Tuesday, January 18, 2011
Second guessing...Ronald Reagan was never my hero. He still isn’t. But today I read that one of his sons is saying (in a book, of course, that I’ll just bet the junior Reagan got a hefty advance on) that he was showing signs of Alzheimer’s as early as the third year of his first term as president. I have not read the book, nor do I intend to, but I did read an excerpt from it.
Now, I have absolutely no medical training, nor do I even have caregiver expertise in Alzheimer’s, but in the excerpt I read, the president didn’t sound as though the disease was there and making quick progress; he merely sounded…well, old. Which he was. And he did more to make us realize that being old wasn’t a bad thing than nearly anyone I can think of, for which I thank him, but now there is the question. Was he just old, or was he running the country while he had Alzheimer’s?
Abraham Lincoln, who was always my hero and still is, has been much more closely examined all these many years after his death than he was in life, and it has been decided he suffered from depression. Well. He lost the first woman he loved and went on to outlive two of his four children. He was president during the war in which the country under his charge tore itself completely asunder. What did he possibly have to be depressed about? Plenty, it seems to me, but was it just depression from life’s slings and arrows or was it deeper and darker than that?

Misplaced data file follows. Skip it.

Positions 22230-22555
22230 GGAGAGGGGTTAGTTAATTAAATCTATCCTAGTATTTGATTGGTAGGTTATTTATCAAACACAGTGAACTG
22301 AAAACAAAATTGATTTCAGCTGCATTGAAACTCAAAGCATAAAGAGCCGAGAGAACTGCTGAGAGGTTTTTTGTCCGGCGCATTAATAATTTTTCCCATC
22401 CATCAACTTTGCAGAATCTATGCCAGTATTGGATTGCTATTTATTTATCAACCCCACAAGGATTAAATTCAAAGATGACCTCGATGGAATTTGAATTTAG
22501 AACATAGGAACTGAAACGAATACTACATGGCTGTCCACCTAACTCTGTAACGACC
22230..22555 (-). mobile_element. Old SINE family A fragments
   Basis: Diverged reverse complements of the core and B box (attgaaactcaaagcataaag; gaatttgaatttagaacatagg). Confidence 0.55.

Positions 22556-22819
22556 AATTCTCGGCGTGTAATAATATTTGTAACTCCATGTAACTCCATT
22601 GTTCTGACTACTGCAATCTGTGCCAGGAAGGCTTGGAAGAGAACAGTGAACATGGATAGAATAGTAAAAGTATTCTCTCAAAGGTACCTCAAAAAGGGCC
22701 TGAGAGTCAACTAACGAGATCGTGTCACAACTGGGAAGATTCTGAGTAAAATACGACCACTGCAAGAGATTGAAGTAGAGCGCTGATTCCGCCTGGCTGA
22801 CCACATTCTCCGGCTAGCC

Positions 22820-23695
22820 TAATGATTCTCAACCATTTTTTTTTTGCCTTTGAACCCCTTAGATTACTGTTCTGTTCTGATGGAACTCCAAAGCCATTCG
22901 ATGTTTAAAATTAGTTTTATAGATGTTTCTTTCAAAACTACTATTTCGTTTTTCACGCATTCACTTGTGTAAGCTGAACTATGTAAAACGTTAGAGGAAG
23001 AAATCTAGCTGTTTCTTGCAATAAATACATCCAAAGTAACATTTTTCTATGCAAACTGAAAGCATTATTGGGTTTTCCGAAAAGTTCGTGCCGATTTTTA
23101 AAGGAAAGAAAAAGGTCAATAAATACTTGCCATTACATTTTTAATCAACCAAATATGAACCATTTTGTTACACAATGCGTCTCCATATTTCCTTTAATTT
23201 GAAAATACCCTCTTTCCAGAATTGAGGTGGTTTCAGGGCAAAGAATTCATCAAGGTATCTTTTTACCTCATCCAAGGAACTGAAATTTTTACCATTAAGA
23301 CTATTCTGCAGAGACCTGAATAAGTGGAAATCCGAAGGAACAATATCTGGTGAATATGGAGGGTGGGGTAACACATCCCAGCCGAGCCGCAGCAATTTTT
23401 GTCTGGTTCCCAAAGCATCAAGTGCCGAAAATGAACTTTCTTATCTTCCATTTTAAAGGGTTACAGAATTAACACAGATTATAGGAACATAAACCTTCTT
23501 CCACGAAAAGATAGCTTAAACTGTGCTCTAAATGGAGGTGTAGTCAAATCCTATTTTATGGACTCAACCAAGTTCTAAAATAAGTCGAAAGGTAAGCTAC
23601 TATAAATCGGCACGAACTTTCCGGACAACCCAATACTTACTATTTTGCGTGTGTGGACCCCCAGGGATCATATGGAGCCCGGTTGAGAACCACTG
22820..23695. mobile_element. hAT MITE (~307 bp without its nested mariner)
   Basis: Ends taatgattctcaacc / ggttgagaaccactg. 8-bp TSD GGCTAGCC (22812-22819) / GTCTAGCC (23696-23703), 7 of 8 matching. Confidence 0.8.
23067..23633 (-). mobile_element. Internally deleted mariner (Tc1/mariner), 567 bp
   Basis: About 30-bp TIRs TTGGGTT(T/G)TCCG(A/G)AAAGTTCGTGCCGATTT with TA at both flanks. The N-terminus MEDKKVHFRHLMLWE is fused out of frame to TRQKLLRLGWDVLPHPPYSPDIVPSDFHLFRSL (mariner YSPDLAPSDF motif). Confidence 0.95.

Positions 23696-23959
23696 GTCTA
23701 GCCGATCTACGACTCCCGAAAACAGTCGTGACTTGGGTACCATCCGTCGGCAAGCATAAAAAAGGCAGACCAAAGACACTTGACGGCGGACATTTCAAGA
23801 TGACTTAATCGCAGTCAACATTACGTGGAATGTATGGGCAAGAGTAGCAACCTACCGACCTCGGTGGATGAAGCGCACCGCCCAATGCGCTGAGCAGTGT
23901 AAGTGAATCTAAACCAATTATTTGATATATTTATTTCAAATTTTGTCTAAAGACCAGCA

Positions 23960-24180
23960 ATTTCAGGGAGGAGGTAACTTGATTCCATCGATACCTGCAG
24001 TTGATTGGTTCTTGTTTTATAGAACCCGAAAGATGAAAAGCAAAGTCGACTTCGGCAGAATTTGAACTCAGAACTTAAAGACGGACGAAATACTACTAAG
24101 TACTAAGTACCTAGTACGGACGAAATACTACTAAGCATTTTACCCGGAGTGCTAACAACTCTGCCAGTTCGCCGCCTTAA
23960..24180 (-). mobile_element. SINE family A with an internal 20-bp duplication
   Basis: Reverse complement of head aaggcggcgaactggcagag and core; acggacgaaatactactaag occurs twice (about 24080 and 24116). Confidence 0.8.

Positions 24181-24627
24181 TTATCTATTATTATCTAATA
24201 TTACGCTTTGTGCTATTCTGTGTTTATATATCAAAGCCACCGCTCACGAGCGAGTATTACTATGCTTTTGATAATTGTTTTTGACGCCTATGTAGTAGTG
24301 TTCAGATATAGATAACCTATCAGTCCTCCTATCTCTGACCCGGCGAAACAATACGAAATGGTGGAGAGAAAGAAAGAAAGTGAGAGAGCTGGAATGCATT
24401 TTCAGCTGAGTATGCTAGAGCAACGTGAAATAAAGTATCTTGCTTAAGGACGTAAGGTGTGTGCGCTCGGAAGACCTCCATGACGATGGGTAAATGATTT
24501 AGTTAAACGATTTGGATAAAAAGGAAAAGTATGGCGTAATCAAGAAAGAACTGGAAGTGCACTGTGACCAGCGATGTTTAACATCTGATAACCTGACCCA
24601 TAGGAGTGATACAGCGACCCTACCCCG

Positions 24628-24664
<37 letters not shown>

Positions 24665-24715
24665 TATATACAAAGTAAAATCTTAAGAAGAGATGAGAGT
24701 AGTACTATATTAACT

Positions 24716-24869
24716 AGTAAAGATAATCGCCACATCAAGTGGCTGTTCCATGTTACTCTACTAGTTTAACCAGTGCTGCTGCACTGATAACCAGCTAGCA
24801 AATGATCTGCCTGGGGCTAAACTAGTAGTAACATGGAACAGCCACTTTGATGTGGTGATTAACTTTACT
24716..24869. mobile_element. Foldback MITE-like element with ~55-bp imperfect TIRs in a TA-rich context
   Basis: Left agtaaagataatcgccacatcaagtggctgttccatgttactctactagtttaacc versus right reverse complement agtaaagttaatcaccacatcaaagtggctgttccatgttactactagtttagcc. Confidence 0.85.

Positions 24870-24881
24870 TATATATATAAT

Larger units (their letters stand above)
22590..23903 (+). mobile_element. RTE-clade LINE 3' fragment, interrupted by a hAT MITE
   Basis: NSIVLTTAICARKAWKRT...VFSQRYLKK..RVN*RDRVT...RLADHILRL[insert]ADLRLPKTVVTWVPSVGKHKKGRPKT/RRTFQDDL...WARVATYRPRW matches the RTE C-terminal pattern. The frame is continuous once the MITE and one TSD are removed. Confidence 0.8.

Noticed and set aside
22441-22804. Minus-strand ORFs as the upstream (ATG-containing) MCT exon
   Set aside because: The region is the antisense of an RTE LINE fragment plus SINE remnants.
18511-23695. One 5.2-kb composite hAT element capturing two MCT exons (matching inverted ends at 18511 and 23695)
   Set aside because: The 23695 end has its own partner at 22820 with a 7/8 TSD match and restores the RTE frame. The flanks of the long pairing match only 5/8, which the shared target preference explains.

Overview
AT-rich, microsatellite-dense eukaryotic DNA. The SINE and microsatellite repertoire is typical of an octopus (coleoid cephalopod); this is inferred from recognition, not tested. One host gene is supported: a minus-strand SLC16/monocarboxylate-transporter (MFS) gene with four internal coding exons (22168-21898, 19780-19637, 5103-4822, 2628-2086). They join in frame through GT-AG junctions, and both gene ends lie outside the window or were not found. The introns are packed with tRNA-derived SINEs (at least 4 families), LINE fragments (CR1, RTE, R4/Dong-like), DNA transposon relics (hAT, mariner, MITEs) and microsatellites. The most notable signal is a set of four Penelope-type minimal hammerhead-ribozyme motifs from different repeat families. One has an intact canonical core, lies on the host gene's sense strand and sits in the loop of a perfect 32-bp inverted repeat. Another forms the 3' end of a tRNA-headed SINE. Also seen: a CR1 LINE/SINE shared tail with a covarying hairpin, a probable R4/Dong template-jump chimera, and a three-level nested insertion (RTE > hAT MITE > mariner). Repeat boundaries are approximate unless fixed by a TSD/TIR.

Second-guessing seems to be a pastime we’ve become particularly fond of. Ever since the shooting in Arizona, I’ve been reading about how no one tried to step in with Jared Loughner. Neighbors are coming out of the woodwork to tell what a strange home life he had, though they didn’t seem to have said anything about it before the shooting. Did his parents actually raise him with the goal and realization that he was a madman? I just don’t quite believe that.
Remembering that we do still have a First Amendment and that we are intent on stretching its parameters just as far as they will go, exactly what should someone have done that would have prevented what happened? Who really, truly knew he was going to wake up on a January day in 2011 and wreak havoc and indescribable pain at a grocery store in Arizona? When someone writes a book about the shooting in 100 years, how will it play out? Who will be the bad guys? Sarah Palin with her crosshairs? President Obama? The talk radio voices with their one-wing-or-the-other rhetoric?
Looking back over this, I see a lot of question marks. I’m sorry for that. It’s not good writing, especially since I have only questions and no answers—I count on people much smarter than I am to supply those. But I’m also sorry that those questions will be answered in the future by people who weren’t around at the time, who didn’t see the blood or bury their child or even feel sick as they watched the news. The questions will be answered by second-guessers, and I can’t help but wonder how accurate they will be.
Till next time.
posted by Liz Flaherty # 10:56 AM
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